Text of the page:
Experienced gardeners are planning for spring already, seed catalogues at the ready.

They are great at keeping costs down by reusing pots, tools and other items in their gardens.

The rest of us, we need a few pointers on how to be so economical and environmentally friendly.

Read again: Fourteen ways to start cutting plastic today

For instance, it’s easy to make your own seed pots using newspaper, egg boxes, the tubes inside loo rolls or paper towels, which reduces the use of plastic in the garden. YouTube has many videos showing how to do this.

Also, did you know that peat pots for seedlings are bad for the environment?

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Peatlands in beauty spots like the Peak District store carbon dioxide in ancient deposits of rotted vegetation and digging it up for our little pots helps release huge amounts of carbon dioxide into the atmosphere.

Seed-sharing with friends and neighbours keeps costs down; sharing surplus produce is neighbourly and making your own compost is eco-friendly.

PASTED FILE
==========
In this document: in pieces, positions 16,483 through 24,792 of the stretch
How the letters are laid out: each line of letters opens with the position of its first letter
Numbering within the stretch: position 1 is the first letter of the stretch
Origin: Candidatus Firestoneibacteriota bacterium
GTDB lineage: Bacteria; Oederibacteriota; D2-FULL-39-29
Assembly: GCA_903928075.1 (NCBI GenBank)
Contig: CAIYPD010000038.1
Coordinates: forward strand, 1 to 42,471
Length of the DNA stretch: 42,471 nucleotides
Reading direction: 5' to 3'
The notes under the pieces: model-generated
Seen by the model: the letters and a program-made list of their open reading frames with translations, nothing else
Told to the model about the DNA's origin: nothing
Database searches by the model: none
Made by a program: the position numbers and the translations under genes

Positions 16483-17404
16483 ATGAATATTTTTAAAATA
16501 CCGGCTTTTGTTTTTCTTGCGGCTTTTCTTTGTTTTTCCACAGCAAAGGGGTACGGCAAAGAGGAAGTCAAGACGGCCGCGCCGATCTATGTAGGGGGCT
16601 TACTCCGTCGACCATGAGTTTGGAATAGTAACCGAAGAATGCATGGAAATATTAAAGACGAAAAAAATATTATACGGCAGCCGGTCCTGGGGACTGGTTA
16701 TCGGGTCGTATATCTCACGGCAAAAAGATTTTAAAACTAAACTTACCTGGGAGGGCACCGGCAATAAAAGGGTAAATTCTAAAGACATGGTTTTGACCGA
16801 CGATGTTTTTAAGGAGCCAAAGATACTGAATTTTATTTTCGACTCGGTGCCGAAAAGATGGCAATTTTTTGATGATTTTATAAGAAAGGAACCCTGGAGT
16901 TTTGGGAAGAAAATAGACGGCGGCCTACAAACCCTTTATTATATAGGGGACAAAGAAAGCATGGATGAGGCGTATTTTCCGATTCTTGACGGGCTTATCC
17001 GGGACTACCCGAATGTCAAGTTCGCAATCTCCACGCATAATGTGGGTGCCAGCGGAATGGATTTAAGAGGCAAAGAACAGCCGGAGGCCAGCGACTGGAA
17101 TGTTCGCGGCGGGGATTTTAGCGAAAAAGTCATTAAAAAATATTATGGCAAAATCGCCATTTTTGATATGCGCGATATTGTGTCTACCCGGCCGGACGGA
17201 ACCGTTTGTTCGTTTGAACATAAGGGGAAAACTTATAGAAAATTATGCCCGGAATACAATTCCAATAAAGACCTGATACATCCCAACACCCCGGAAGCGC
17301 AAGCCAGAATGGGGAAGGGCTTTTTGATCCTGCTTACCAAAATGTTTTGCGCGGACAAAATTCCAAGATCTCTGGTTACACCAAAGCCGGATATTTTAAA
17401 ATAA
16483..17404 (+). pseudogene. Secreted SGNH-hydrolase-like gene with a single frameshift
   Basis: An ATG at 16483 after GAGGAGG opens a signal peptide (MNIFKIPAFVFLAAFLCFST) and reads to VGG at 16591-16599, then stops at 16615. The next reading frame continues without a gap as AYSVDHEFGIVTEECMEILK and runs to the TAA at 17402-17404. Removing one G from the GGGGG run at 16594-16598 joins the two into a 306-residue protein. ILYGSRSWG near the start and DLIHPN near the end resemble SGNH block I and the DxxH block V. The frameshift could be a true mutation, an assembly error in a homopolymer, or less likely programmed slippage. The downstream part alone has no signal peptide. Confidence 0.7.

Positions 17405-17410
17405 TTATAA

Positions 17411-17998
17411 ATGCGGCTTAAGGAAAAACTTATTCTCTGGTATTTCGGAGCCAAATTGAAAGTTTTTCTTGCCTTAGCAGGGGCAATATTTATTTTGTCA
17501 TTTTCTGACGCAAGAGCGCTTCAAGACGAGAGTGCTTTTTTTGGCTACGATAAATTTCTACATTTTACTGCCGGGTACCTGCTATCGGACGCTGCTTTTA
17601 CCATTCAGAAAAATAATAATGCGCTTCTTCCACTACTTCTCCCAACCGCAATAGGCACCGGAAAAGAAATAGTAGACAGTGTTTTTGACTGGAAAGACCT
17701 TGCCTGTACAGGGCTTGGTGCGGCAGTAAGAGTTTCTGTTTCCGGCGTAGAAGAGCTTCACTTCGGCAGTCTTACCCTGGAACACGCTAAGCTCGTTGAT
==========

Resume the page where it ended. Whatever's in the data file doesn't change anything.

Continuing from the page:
You could even share a garden or allotment with a friend and grow with each other.

Home-made compost is great for the garden and is also a very valuable place to encourage all sorts of insect life which provides a great feast for birds come spring when eggs are hatching and chicks are hungry.

You don’t have to give the council your food waste: you can put egg shells, tea leaves, coffee grounds, the odd sheet of newspaper and cardboard as well as all your veg peelings in your own compost.

Do be careful in spring when digging into the compost heap as there might still be a hedgehog slumbering there.

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If the digging is getting too much for you, watch this video on dig-free gardens youtu.be/XCAAL1saPzM or search YouTube for other sustainable gardening ideas.

Reuse those plastic bottles in the garden: cut off the shaped top and use the remaining bit to put over delicate seedlings to shelter them.

It’s like a mini greenhouse and the top part makes a great funnel.

Read again: Kitchen gardener Kathy Slack on becoming a pop-up restaurateur

Larger bottles can be used to grow salad vegetables. Cut out an oblong along the side, fill with growing medium, sow seeds and hey presto, a lovely salad box. Great for cut and come again leaves, radishes and spring onions.

And gardening keeps you fit and helps you feel good.

Happy planning for 2019’s garden.